Feeds:
Posts
Comments

Posts Tagged ‘young’

Actor Finn Wittrock wrote recently at the New York Times about helping to start a mini Shakespeare company in the 1990s to entertain his parents and other theater professionals. He recalls with wonder his young self’s confidence of success.

“I was born in the Berkshires in Western Massachusetts. I lived there until I was 6, then moved to Evanston, Ill., and later to Los Angeles. But every summer for most of my youth, I would go back East with my brother, my mom and my dad, who most summers was acting or teaching for Shakespeare & Company. I would often be cast as a page or an altar boy in one of the professional productions.

“I went in lieu of a summer camp; I went to romp in the Berkshires, see old friends, get out of the city. But mostly I went for the Very Young Company.

“Starting at the age of 8 and until I was 16, my oldest friends and I would get together every summer: Rory, Reilly, Wolfe, and later my brother, Dylan, and Wolfe’s brother, Tiger (yes, their real names) would arrange five or six scenes from Shakespeare, rehearse them on our own time in the sun-drenched Berkshire afternoons and perform them for the adult company after one of their Mainstage shows. We began the company ourselves and it ended when we were no longer ‘very young.’

“For a kid, it was an epic undertaking; an outlet for pre- and post-adolescent energies. We were totally self-motivated; nobody told us to do it, which was in itself an incentive. We’d choose a scene based on our own criteria: Had the company done it before? Could we make fun of them for it? Could we put Reilly in a wig and have him play a girl? And, most important: Did it end in a sword fight? …

Sometimes I yearn to have the boldness of one who knows nothing, who jumps onstage for no other reason than because he is young and has a loud voice.”

Later in his essay, Wittrock recalls something the celebrated director Mike Nichols once said about his own early years: ” ‘Why was I so confident back then? I had no business being that confident.’ And yet he attributed most of his early success to that unreasonable confidence. …

“No one gave us permission to do the Very Young Company; no one ordered us to do it, and no one had to boost our confidence to do it. We just did it. We were just kids howling Shakespeare to the Berkshire trees, and our readiness was all.” More at the New York Times, here.

At one point in my  childhood, I, too, was confident. I thought, if my parents would only call the movie theater and set it up, four of us kids — the Gordons, one of my brothers, and I — would be a smashing success performing our version of “Snow White and Rose Red” before the feature. The grownups didn’t quite believe in it.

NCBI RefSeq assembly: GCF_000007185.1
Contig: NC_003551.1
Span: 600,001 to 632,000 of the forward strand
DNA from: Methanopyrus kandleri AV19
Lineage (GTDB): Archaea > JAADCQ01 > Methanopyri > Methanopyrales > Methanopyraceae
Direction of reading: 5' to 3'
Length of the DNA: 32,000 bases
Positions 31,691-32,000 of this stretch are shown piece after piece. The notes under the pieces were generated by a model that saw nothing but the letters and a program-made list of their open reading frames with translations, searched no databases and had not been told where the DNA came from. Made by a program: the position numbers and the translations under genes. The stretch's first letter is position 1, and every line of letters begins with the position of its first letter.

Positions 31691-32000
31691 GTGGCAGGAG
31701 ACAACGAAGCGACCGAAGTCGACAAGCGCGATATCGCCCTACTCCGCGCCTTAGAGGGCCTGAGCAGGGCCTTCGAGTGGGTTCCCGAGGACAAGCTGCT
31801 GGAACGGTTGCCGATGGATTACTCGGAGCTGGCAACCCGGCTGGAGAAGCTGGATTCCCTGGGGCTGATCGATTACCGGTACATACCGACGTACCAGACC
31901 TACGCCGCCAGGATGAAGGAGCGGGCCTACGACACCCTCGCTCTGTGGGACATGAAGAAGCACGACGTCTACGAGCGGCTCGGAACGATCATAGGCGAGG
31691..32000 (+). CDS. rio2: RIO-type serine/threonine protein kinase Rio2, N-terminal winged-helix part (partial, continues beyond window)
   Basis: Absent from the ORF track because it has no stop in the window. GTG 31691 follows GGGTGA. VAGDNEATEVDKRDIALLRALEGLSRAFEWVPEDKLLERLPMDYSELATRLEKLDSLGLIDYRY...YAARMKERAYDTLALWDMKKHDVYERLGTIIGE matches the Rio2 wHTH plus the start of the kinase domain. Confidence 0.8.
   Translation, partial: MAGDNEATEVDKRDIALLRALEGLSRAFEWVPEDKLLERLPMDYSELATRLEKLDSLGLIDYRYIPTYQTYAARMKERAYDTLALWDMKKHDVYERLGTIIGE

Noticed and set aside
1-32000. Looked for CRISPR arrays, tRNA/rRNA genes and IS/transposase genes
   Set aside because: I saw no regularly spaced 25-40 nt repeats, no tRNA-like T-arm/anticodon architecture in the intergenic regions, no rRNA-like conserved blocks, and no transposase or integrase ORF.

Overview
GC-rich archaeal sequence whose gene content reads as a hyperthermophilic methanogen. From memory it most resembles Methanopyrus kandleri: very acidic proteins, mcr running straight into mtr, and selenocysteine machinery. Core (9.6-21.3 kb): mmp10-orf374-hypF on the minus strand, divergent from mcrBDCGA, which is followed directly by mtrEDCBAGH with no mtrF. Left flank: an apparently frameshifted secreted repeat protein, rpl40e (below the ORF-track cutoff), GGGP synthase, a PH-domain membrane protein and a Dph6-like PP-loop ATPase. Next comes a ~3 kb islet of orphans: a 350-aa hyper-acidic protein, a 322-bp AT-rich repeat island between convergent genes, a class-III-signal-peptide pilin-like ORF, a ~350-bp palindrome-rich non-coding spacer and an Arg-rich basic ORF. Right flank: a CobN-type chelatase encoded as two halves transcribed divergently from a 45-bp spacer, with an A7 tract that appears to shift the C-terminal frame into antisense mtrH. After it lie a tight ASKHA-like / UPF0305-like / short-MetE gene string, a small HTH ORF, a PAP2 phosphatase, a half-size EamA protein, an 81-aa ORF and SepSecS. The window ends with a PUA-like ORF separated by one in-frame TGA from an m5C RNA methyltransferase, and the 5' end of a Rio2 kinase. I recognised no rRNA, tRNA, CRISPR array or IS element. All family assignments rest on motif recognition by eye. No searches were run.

Some neighbors and I did perform an original play about a snowman for family members. One of the actors returned a copy of the pencil-scrawled script to me at my aunt’s funeral in 2002, decades later.

Photo: Lauren Lancaster for the NY Times
Finn Wittrock, right, and Rory Hammond, enacting the killing of Lady Macduff and her son in a mini-“Macbeth.” The young actors formed their own company more than 20 years ago to entertain their parents and other professionals at Shakespeare & Company in Lenox, Mass.

Read Full Post »

The New York Times had a story not long ago about friendships between young people and old people in Cleveland. How does it happen? They live in the same retirement home.

John Hanc describes a home’s musical evening: “Janet Hall grimaces as she hits an off note on her violin, one of the few heard here at Judson Manor’s Friday afternoon recital, held in the chandeliered ballroom settings of the first-floor lounge of this residence for older people.

“As an audience of 56 mostly older adults watches expectantly, Ms. Hall, 78, quickly recovers from the miscue. She slides her bow across the strings of her violin, drawing out the sweet and sonorous notes of a Gabriel Fauré suite.

“Looking on and smiling is her accompanist on piano, Daniel Parvin, a 25-year-old doctoral candidate student at the Cleveland Institute of Music.

“Over a half-century apart in age, Ms. Hall and Mr. Parvin share some things in common besides this duet. A home, for one: Both are residents at Judson Manor, formerly a luxury hotel, built in 1923, in Cleveland’s University Circle section. A love of music, for another …

“Here at Judson, young and old play nicely together, part of an intergenerational program that has led to harmonious relationships beyond the concerts. … The artist-in-residence program provides furnished one-bedroom apartments to three graduate students from the Cleveland Institute of Music at no charge, for the duration of their studies. In exchange, the students perform regular concerts at Judson Manor. …

“The students were required to submit a résumé and an essay. ‘Basically, “Why I wouldn’t mind living in a senior residence,” ‘ says [Richard K.] Gardner, a committee member.  …

“Experts say there is much to be learned from an intergenerational living program based around the arts like the Judson program. ‘We’ve heard people talking about doing something like this, but I’ve never seen it at this level, sustained and consistent,’ says Gay Hanna, executive director for the National Center for Creative Aging in Washington, a nonprofit organization designed to promote creative arts programs for older adults. ‘It’s a bellwether for the future.’ ”

More here.

Photo: Michael F. McElroy for The New York Times  
Tiffany Tieu, a violinist and student at the Cleveland Institute, talks with Peggy Kennell. “When I tell people I’m living in a retirement home, they think I’m joking,” Ms. Tieu says.

Read Full Post »

%d bloggers like this: